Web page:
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Reaching the silent sufferers: digital therapeutics can fill the gap in mental healthcare

Digital therapeutics can reach the 70% of mental health sufferers not receiving care because they are stigma-free, engaging, accessible, consistent & effective.

Twenty percent of U.S. adults live with a mental illness.1 At your next company meeting take a second to scan the room, or screen. Let’s assume 10,000 people work at your company, that means 2,000 are suffering from a diagnosable mental health condition. But what’s even more shocking is that 70% (i.e. 1,400) of them are receiving absolutely no care—forcing them to suffer in silence.2

Traditional forms of mental healthcare were inadequate and fragmented before COVID-19—for example, sixty percent of U.S. counties don’t have a single practicing psychiatrist.3 And as the pandemic persists, the number of people experiencing poor mental health grows, forcing us to grapple not only with an increasingly overburdened mental healthcare system but societal beliefs that prevent 70% of people from receiving care.

But there is hope. Digital therapeutics (DTx) can effectively reach those suffering in silence and counterbalance the continuously widening gap between those experiencing poor mental health and those receiving care. In this blog, we uncover the 4 most commonly reported reasons why your employees are not seeking mental healthcare and the critical role digital therapeutics can play in reaching them.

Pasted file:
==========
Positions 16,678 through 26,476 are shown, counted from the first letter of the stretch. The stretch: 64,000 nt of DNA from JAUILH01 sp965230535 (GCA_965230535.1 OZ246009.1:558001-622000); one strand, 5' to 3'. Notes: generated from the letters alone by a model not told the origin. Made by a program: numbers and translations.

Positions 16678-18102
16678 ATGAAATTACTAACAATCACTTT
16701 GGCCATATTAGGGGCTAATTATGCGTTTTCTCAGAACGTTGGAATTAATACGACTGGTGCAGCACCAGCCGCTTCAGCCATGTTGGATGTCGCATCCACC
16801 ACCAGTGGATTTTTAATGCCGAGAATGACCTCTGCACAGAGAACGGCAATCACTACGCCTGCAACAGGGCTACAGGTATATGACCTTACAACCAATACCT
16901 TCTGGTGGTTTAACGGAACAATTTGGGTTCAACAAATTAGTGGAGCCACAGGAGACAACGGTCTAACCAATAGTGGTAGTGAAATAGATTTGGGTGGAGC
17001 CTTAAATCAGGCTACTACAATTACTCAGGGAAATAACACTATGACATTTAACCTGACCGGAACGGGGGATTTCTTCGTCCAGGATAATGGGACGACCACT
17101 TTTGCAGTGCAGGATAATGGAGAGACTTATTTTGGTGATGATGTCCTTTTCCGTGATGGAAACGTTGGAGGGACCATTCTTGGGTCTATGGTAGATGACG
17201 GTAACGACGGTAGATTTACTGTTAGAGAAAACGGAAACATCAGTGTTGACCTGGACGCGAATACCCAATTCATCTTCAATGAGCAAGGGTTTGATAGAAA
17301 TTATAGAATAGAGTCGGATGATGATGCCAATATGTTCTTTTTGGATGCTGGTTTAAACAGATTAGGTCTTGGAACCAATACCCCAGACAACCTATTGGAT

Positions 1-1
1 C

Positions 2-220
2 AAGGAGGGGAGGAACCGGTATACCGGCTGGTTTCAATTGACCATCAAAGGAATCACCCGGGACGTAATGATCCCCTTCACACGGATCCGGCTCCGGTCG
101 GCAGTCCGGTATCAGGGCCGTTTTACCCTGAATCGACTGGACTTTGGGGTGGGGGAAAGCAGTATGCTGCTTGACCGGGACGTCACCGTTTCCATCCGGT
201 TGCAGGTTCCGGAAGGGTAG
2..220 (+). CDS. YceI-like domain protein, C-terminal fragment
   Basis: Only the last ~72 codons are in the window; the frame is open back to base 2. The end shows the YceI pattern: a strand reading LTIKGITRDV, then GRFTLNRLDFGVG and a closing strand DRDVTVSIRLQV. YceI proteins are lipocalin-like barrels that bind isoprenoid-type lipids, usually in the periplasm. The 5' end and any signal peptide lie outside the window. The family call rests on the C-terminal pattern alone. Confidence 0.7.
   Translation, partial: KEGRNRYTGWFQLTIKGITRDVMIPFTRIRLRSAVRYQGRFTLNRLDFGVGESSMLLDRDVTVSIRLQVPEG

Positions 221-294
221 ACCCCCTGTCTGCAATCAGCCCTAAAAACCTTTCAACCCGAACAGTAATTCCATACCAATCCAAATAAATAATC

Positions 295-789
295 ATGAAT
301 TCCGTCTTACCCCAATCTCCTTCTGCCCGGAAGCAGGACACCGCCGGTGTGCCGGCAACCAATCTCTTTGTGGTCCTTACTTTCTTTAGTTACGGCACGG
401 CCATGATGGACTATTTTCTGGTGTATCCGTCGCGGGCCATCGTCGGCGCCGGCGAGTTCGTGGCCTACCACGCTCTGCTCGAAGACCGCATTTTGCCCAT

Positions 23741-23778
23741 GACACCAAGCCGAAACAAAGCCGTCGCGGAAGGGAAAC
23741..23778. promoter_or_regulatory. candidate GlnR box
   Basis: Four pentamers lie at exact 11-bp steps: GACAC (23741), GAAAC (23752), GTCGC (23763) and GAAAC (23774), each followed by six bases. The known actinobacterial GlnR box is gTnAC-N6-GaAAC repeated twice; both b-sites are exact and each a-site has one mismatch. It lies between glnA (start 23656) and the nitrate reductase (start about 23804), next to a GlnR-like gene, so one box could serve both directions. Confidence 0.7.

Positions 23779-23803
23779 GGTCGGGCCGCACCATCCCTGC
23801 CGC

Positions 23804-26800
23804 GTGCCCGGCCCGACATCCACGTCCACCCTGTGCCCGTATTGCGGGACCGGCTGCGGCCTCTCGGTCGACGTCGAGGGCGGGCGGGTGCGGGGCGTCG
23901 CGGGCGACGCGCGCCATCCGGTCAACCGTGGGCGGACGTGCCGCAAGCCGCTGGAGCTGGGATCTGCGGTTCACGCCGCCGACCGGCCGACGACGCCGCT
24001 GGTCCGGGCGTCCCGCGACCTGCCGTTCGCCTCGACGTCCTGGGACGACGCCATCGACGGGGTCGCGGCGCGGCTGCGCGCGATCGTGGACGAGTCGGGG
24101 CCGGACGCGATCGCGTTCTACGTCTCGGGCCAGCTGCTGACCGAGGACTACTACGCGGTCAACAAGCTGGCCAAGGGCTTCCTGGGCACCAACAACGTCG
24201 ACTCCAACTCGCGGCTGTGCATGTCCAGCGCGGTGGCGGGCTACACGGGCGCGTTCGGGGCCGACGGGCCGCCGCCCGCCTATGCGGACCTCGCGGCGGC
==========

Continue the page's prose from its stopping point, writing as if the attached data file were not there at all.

1. Low perceived need: “I thought this was a normal part of life.”

Many employees simply don’t know that their struggles are mental health-related. Nearly half (44.8%) of Americans suffering from real, diagnosable mental health conditions do not seek care due to low perceived need.3 This stems from a core misunderstanding that mental health symptoms are just “part of life.”

Targeted and refined communication campaigns can reach employees who haven’t yet identified a “need” for mental health support. But the language is paramount. It must be stigma-free and approachable, using terminology that meets employees where they are on their journey to care. For example, we typically launch Sleepio (our DTx for poor sleep) with the “What is your sleep score?” campaign. There is no mention of treatment or insomnia, just an invitation to rate one’s sleep. Before even realizing it, the employee has received their personal sleep report and begun their journey to better sleep.

But it can’t stop there. The power of technology allows digital therapeutics to harness and create, what we call, “entertainment as medicine.” By creating delightful user experiences—through animation, voice, and video—digital therapeutics can help sufferers improve their mental health without them even realizing it.

2. Desire to self-help: “I don’t want to see a therapist, I prefer to handle this on my own.”